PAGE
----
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About this product
- DescriptionIn Shakespeare's Dramatic Persons, Travis Curtright examines the influence of the classical rhetorical tradition on early modern theories of acting in a careful study of and selection from Shakespeare's most famous characters and successful plays. Curtright demonstrates that personation -the early modern term for playing a role-is a rhetorical acting style that could provide audiences with lifelike characters and action, including the theatrical illusion that dramatic persons possess interiority or inwardness. Shakespeare's Dramatic Persons focuses on major characters such as Richard III, Katherina, Benedick, and Iago and ranges from Shakespeare's early to late work, exploring particular rhetorical forms and how they function in five different plays. At the end of this study, Curtright envisions how Richard Burbage, Shakespeare's best actor, might have employed the theatrical convention of directly addressing audience members. Though personation clearly differs from the realism aspired to in modern approaches to the stage, Curtright reveals how Shakespeare's sophisticated use and development of persuasion's arts would have provided early modern actors with their own means and sense of performing lifelike dramatic persons.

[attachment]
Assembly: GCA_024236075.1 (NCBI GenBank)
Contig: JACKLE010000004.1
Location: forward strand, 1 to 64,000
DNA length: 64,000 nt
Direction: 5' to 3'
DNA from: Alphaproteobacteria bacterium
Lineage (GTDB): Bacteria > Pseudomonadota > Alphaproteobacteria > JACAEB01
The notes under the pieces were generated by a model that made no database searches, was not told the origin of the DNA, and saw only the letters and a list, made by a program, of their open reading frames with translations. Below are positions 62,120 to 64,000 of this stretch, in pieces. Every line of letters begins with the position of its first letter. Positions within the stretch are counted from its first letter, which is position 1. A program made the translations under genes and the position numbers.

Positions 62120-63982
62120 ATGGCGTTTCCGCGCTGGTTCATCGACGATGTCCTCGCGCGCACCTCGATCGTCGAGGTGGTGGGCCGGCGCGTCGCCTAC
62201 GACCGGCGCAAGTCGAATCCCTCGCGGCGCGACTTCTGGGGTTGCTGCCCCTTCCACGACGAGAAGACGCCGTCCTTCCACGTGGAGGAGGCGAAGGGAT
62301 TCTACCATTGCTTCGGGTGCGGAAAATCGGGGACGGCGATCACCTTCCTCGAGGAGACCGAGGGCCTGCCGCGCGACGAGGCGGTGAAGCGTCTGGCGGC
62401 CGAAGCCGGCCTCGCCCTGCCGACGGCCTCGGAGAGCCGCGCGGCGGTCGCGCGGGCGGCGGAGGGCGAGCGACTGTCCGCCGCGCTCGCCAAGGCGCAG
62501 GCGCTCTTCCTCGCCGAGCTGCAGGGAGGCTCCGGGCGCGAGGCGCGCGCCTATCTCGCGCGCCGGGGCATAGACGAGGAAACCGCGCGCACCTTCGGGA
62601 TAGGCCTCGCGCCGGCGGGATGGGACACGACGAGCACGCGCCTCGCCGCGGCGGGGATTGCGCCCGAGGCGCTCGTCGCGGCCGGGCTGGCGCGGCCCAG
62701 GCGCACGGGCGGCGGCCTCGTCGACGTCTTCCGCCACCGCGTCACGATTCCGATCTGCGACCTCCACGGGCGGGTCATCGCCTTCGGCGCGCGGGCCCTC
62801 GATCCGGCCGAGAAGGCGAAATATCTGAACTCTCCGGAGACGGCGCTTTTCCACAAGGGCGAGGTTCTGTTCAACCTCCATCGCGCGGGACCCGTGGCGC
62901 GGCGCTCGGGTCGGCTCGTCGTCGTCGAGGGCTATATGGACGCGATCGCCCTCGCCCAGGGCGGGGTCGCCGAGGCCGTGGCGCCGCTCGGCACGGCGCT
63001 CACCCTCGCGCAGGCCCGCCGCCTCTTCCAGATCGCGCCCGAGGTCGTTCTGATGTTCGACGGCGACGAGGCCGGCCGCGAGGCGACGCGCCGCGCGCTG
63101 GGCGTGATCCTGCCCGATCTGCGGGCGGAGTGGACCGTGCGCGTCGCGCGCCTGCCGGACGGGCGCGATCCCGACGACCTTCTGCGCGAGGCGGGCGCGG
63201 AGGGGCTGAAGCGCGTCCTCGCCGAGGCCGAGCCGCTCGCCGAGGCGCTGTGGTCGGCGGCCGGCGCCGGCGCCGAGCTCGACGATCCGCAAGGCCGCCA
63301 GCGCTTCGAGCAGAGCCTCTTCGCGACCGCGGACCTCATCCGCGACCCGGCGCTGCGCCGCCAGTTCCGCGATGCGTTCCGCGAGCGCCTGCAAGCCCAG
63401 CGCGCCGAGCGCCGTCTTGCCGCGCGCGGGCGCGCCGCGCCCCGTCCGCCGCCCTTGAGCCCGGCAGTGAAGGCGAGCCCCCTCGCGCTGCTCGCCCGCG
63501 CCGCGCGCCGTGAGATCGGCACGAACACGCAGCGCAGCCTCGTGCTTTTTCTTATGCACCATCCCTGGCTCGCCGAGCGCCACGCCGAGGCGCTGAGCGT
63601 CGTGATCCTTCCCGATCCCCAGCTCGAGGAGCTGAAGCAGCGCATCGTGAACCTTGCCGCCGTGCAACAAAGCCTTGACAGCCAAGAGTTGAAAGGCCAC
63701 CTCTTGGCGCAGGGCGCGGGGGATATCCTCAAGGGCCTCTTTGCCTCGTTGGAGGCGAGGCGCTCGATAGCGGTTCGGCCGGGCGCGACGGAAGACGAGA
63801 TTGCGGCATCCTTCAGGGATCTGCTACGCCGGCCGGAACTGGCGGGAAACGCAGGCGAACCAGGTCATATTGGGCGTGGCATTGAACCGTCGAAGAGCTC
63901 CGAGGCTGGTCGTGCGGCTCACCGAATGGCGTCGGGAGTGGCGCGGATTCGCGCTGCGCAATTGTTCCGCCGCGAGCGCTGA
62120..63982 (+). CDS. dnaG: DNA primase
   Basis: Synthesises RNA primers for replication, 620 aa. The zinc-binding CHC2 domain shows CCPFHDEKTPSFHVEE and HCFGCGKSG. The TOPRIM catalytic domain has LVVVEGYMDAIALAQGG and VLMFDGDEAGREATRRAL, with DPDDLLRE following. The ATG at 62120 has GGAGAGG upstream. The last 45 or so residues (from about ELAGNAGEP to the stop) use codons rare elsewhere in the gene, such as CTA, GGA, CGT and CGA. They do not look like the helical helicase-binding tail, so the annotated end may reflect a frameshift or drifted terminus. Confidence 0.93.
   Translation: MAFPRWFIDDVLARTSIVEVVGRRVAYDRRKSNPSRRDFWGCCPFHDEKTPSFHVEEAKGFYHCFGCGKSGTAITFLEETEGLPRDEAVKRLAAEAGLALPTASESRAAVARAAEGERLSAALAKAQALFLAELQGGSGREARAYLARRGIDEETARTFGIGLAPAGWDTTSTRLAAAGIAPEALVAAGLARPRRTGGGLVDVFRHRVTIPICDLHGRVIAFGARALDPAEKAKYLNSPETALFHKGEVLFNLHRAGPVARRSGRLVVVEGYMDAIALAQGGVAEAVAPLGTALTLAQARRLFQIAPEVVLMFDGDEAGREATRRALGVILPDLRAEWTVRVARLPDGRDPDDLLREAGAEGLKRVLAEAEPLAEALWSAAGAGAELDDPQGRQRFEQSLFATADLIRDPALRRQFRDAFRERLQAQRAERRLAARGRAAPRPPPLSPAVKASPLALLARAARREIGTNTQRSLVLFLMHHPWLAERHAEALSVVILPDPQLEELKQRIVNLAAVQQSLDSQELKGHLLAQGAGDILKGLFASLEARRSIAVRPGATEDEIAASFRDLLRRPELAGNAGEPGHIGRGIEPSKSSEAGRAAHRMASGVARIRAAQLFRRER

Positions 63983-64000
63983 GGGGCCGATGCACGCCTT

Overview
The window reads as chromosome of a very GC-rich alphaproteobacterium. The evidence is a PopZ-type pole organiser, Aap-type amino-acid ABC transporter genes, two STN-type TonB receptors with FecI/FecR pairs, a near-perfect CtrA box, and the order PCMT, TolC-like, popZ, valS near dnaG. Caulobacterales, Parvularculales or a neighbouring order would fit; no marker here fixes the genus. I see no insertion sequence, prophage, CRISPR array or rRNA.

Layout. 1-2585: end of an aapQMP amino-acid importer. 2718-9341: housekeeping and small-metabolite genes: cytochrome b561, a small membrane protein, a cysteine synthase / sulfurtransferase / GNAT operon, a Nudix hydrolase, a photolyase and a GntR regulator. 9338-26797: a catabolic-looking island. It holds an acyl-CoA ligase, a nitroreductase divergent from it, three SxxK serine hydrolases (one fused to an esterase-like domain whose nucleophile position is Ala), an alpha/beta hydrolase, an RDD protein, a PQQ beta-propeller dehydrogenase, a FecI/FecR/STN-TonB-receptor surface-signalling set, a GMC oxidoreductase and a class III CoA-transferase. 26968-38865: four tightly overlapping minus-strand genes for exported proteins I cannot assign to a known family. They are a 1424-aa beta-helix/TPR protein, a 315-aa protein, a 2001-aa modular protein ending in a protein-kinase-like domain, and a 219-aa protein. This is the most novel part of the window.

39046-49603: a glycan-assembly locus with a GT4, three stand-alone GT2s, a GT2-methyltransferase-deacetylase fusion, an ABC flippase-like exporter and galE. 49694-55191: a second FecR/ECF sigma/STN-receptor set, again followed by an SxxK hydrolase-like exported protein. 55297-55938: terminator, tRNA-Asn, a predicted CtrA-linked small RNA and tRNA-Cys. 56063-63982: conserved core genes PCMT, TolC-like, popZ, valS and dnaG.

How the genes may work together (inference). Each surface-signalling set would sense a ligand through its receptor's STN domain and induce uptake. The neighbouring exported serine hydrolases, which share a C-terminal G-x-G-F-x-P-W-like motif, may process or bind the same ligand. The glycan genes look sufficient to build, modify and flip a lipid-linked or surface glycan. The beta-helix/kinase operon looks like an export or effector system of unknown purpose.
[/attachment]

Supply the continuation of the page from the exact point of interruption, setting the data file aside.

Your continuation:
- Author BiographyTravis Curtright is associate professor of humanities and literature at Ave Maria University, where he directs the minor of studies in Shakespeare in Performance. He is the author of The One Thomas More and coeditor of Shakespeare's Last Plays: Readings in Literature and Politics.
- Author(s)Travis Curtright
- PublisherFairleigh Dickinson University Press
- Date of Publication05/12/2016
- SubjectLiterary Criticism
- Series TitleShakespeare and the Stage
- Place of PublicationCranbury
- Country of PublicationUnited States
- ImprintFairleigh Dickinson University Press
- Weight472 g
- Width158 mm
- Height239 mm
- Spine19 mm
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